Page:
Stupid NY Post Post

One of the dumber op-eds I’ve read in awhile: from Amir Taheri. This is what happens when you still think in terms of traditional war images in this post-Cold War world. i.e. In winners/losers.

Taheri is commenting on Sen. Reid’s statement that the war is lost. For the record, my position is the war was won in 2003 (against Saddam) and the peace was lost. [You’ll not see the “p” word in Taheri].

Here’s Taheri:

Because all wars have winners and losers, Reid, having identified America as the loser, is required to name the winner. This Reid cannot do. The reason is that, whichever way one looks at the situation, America and its Iraqi allies remain the only objective victors in this war.

Taheri then goes on to name three phases of the war:
1: Invasion against Saddam—America wins (I agree with him here)
2: Insurgency. Taheri claims America wins because elections were held (wow).
3: I don’t know exactly what he means here so I’ll just quote him:

The third and current war started toward the end of last year when the disparate forces fighting against the democratic government found a new point of convergence in a quest for driving America out. The Bush administration understood this and responded with its “surge” policy by dispatching more troops to Baghdad.

He does not mention the civil war going on first off which throws his whole op-ed into a Fantasyland feel.

There are so many things wrong with this, I don’t know where to begin, so this might have a spray in all directions feel.

Point #1, and this is absolutely crucial: there is no effective central government, democratically elected or otherwise. The idea that the second phase was won by having elections is beyond moronic.

The government only has power on the streets to the degree that they have influence with militias. This is equally true for Shia and Sunni legislators.

#2: Open-source warfare is predicated on keeping a hallow state. Not a totally collapsed state but an ineffective state. A state apparatus that can not achieve good will/trust among the people and therefore they align with the militias. And the militias do not have the responsibility of having to run a government. Who would want to run Iraq? That is so Cold War, 1980s which Taheri is completely lost in.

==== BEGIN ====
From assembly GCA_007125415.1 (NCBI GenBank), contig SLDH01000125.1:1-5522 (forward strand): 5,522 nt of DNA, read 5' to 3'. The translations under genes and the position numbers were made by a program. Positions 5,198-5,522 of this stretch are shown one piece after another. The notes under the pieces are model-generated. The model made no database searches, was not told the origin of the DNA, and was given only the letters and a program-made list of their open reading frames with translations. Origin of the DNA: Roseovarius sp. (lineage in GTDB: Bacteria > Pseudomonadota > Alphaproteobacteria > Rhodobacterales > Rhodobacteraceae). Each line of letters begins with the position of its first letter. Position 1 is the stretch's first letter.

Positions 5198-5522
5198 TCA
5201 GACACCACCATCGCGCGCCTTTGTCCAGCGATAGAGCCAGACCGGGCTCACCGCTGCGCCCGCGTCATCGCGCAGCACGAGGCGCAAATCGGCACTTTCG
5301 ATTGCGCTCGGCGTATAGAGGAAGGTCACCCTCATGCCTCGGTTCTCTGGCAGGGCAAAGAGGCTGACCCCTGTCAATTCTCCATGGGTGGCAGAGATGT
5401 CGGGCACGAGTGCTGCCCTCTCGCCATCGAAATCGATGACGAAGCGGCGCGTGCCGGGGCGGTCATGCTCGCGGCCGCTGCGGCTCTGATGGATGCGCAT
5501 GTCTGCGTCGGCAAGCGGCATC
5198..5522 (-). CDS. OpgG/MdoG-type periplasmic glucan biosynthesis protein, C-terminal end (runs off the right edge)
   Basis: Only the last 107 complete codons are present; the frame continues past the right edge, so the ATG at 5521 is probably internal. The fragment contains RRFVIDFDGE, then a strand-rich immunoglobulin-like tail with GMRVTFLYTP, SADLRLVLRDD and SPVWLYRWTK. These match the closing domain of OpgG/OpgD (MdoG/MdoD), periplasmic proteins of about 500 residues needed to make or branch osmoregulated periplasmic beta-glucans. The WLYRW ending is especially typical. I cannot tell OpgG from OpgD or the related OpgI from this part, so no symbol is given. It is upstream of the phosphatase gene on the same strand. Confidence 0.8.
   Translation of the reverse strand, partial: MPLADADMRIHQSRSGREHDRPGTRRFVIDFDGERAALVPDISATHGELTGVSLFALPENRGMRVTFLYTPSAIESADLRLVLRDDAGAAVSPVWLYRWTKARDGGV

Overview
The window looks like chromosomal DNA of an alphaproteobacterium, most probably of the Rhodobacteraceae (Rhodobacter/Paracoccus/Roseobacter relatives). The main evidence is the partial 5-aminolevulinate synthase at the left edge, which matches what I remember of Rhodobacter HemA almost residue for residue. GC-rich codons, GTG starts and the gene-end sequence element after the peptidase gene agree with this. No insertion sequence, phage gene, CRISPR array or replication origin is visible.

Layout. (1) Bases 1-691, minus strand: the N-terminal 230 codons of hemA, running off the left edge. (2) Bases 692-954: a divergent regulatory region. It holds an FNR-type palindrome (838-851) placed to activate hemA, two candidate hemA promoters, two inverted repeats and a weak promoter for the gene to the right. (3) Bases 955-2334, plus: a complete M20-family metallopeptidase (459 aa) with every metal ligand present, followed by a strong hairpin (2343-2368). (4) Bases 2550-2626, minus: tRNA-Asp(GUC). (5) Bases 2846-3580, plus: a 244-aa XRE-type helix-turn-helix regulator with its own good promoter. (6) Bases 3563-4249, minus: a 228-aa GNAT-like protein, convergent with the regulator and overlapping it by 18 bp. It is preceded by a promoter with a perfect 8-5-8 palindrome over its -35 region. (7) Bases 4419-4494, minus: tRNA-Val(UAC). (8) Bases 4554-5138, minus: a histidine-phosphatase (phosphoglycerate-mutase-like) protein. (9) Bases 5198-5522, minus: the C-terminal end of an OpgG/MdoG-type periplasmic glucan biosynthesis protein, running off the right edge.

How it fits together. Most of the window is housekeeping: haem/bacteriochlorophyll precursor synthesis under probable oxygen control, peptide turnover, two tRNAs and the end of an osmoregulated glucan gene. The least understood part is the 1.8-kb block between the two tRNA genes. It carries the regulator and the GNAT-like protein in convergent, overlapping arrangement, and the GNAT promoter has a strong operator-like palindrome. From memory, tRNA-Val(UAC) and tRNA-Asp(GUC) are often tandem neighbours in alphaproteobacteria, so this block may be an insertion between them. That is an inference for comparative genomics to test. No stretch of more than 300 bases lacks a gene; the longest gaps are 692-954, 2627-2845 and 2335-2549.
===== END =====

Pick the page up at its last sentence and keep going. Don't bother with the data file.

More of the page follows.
#3 Consequently, the whole talk of winners and losers assumes this black/white world. There are multiple winners in a failing state. Taheri assumes gangs have to gain political state power to be winners: it’s exactly the reverse. As long as lawlessness reigns, then the gangs are the winners. It’s a non-zero sum game friend. There’s a reinforcing feedback mechanism that for every suicide or car bomb attack that occurs the Shia blame the government thereby joining say the Mahdi Army. The Mahdi Army increase is used as a recruiting tool by Sunni jihadist elements. The militias want each other. They are the ones who want to create the us/them black/white worldview.

–So in a backwards way Taheri got it right on black/white just the wrong players.

#4 Taheri assumes (for ideological reasons?) this unity between the American force and the Shia government. The Shia government is just using the Americans to gain their own objectives which are not those of President Bush. The UIA is a Shia theocratic regime. Their goal is not a unified, non-sectarian government.

–Remember Friedman’s Law of Middle Eastern politics, look at what the politicians say in public in their own language to their own people, not what they say in English to Americans. What they say in public is we Shia are victorious.

The “winners” of this war are the following:
–Criminal Gangs, Kidnapping Mafia Like Rings
–And I would argue (though Taheri tries in vain to de-construct this view) Iran.

The “losers” the Sunnis.
–Particularly the 2 million refugees.
–And to a lesser degree the neighboring Sunni regimes who continue to lose face.

The peace was lost and the Shia are going to be faced with attacks from Sunnis for a decade or more.

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Published in: on April 26, 2007 at 11:24 am  Leave a Comment  

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